Saw VI (2009)
Reviewed by Andrew Kasch
Starring Tobin Bell, Costas Mandylor, Shawnee Smith, Shauna MacDonald, Devon Bostick
Directed by Kevin Gruetert
Somewhere within the Saw universe’s ridiculously convoluted back story is a film showing how the dying “Jigsaw Killer” John Kramer (Tobin Bell) won the lottery, set up corporate offices, and hired legions of worker elves to build a “torture district” the size of Disneyland. It would be a helluva lot more entertaining than watching his uber-secret second protégé (Mandylor, Mandylor, Costas Mandylor) tiptoe around the events of the previous films, which was all that the abysmal Saw V really had to offer.
But if you can suspend your disbelief and get over the standard “cover-our-tracks flashbacks,” Saw VI will satisfy all your blood cravings. Not only does this entry get the series back on track, it’s also the most engaging and well crafted entry to date. No kidding.
With slick, confident direction by series editor Kevin Greutert and a clever script by Marcus Dunstan and Patrick Melton, Saw VI plays out like Michael Moore’s House of Horrors. Targeting the controversial U.S. health care system, Jigsaw’s game incorporates all the players of the greedy insurance company that denied him the coverage that would have spared his life from cancer. It’s a provocative concept, especially for the sixth entry in a deteriorating franchise, but the gamble pays off in the end. This slant makes Saw’s signature traps and moral dilemmas more twisted and topical than ever before.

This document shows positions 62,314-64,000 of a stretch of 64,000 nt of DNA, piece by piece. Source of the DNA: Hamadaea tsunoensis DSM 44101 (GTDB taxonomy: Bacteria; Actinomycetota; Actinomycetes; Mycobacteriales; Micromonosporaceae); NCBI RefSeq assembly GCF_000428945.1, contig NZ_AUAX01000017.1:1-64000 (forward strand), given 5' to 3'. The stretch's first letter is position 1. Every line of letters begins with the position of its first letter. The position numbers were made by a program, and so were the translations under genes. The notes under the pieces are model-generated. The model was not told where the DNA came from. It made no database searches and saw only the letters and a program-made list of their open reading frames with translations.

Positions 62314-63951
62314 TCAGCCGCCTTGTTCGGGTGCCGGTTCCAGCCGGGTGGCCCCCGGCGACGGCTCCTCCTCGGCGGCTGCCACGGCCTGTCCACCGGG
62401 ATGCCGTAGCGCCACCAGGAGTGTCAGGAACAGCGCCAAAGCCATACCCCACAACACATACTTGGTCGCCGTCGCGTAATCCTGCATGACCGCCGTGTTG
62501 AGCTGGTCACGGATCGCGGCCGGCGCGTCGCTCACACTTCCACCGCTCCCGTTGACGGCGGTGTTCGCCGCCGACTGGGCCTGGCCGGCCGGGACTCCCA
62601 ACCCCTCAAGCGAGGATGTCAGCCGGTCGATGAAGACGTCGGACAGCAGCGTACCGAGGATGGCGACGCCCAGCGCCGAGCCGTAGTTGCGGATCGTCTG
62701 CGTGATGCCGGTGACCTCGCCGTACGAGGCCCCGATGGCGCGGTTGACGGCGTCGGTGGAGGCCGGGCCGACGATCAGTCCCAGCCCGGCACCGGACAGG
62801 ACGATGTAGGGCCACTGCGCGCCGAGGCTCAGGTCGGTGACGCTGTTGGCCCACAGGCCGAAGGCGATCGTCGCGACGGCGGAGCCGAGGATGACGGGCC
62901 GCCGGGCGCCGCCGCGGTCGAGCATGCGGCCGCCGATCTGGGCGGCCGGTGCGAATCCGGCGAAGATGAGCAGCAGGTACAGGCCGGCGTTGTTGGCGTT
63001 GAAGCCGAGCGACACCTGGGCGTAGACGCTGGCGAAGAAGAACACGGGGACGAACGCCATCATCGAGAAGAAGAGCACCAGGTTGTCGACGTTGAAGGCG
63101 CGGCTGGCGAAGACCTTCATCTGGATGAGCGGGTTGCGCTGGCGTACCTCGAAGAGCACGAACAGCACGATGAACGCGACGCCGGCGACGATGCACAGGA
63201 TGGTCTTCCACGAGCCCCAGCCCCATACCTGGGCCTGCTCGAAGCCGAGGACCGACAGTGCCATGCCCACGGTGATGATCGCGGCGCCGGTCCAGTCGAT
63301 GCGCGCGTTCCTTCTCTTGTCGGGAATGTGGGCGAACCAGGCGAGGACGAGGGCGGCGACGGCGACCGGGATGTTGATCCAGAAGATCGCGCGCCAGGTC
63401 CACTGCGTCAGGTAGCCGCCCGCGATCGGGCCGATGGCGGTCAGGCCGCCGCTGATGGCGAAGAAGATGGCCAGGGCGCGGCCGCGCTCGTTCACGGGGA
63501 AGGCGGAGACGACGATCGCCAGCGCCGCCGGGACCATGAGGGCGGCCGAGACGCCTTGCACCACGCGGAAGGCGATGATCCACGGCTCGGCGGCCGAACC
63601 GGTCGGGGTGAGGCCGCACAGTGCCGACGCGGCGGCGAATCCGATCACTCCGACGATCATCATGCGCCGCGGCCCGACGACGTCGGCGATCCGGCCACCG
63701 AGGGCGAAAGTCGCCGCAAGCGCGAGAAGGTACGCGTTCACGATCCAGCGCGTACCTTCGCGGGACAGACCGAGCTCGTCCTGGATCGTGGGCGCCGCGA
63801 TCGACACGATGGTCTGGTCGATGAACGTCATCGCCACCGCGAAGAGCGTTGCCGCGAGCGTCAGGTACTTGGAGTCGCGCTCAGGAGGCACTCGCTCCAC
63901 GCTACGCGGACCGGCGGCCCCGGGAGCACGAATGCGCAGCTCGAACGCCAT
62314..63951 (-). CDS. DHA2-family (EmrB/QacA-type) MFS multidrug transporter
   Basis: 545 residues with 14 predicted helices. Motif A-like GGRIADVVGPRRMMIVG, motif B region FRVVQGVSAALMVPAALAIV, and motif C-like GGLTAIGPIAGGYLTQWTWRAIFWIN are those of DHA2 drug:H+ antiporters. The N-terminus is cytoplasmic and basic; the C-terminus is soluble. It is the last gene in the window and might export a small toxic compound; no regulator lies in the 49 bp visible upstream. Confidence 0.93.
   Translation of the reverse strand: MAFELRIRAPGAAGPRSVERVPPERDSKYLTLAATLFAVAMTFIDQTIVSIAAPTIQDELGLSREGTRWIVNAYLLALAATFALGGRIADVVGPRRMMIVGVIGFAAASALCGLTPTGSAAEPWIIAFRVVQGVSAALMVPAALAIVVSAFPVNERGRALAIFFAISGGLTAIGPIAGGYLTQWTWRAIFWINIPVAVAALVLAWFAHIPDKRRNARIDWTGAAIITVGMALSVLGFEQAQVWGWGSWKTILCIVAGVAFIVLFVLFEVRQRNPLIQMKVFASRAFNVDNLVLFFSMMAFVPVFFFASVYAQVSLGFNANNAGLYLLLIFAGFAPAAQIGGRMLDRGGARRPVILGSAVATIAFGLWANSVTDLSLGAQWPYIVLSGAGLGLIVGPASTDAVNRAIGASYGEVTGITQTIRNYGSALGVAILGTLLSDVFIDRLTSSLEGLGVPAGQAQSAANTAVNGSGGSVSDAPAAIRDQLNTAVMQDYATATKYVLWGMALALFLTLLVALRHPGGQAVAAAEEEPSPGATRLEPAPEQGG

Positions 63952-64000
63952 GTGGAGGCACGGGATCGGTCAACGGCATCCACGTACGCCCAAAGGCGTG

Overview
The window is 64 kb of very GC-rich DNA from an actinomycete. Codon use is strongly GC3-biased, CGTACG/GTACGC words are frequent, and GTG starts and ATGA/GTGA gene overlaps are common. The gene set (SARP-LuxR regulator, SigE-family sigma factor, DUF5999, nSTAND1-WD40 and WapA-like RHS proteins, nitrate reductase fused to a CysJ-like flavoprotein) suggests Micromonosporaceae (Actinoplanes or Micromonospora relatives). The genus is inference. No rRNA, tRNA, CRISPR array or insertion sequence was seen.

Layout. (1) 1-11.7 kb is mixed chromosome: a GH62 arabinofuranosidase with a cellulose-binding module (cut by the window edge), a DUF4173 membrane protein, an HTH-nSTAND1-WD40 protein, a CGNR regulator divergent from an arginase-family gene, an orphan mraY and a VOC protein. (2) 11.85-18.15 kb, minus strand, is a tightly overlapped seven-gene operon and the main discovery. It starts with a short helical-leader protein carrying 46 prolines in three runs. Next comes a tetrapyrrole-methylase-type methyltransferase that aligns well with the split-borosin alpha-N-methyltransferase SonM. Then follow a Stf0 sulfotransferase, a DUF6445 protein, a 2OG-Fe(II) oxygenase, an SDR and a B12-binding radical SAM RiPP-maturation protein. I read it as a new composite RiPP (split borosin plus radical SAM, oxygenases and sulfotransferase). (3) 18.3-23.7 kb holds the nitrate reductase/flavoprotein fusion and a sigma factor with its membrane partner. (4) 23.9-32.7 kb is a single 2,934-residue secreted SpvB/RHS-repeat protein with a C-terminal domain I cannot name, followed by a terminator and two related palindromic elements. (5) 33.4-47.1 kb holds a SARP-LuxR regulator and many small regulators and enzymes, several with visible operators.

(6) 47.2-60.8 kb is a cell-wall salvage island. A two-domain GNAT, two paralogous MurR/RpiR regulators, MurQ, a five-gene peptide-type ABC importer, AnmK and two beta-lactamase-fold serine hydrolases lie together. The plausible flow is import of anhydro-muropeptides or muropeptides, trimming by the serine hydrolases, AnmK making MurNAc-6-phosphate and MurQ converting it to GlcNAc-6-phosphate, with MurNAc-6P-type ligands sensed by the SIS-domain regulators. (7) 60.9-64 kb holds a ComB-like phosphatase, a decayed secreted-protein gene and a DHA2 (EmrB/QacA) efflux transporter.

Reviewing a Saw film is always difficult since going into any detail about the tricks and twists would be criminal (and that’s what these movies live for). But within the first few minutes, it’s clear Greutert’s skills as an editor give this series the focus it needed from the very beginning. Everything about Saw VI feels more organic and cohesive than all the previous entries (although casual viewers may still find themselves lost during a couple of revelations) with traps that are some of the most brutal and inventive of the series.
Of course, Tobin Bell delivers another knock-out performance, but it’s Mandylor - who is finally given something to do this go-around – who in the end earns his wings as a threatening new successor to Jigsaw.
Even when it becomes a slave to the franchise’s ever-convoluted continuity, Saw VI is able to stand on its own as a wild and brutal thrill ride. Hats off to the creative team for finally injecting some much needed life-blood into a franchise we’ve all but written off.
Game over? Not by a long shot.
4 out of 5
Can't wait to sing "Mandylor ... Mandylor ... COSTAS MANDYLOR!"?
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